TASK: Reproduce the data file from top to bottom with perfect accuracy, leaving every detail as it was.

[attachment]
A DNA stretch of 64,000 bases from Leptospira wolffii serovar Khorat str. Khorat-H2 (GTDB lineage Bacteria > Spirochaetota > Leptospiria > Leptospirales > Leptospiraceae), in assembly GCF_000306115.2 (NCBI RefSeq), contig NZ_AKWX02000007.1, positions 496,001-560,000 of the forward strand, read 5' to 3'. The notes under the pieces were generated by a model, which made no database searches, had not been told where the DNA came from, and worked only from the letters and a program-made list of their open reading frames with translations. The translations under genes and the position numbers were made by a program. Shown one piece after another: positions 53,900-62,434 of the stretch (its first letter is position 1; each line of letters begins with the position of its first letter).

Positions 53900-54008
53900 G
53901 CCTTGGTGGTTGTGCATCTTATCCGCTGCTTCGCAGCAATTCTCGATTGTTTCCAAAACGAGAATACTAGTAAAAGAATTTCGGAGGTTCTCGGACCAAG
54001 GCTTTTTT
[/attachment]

A DNA stretch of 64,000 bases from Leptospira wolffii serovar Khorat str. Khorat-H2 (GTDB lineage Bacteria > Spirochaetota > Leptospiria > Leptospirales > Leptospiraceae), in assembly GCF_000306115.2 (NCBI RefSeq), contig NZ_AKWX02000007.1, positions 496,001-560,000 of the forward strand, read 5' to 3'. The notes under the pieces were generated by a model, which made no database searches, had not been told where the DNA came from, and worked only from the letters and a program-made list of their open reading frames with translations. The translations under genes and the position numbers were made by a program. Shown one piece after another: positions 53,900-62,434 of the stretch (its first letter is position 1; each line of letters begins with the position of its first letter).

Positions 53900-54008
53900 G
53901 CCTTGGTGGTTGTGCATCTTATCCGCTGCTTCGCAGCAATTCTCGATTGTTTCCAAAACGAGAATACTAGTAAAAGAATTTCGGAGGTTCTCGGACCAAG
54001 GCTTTTTT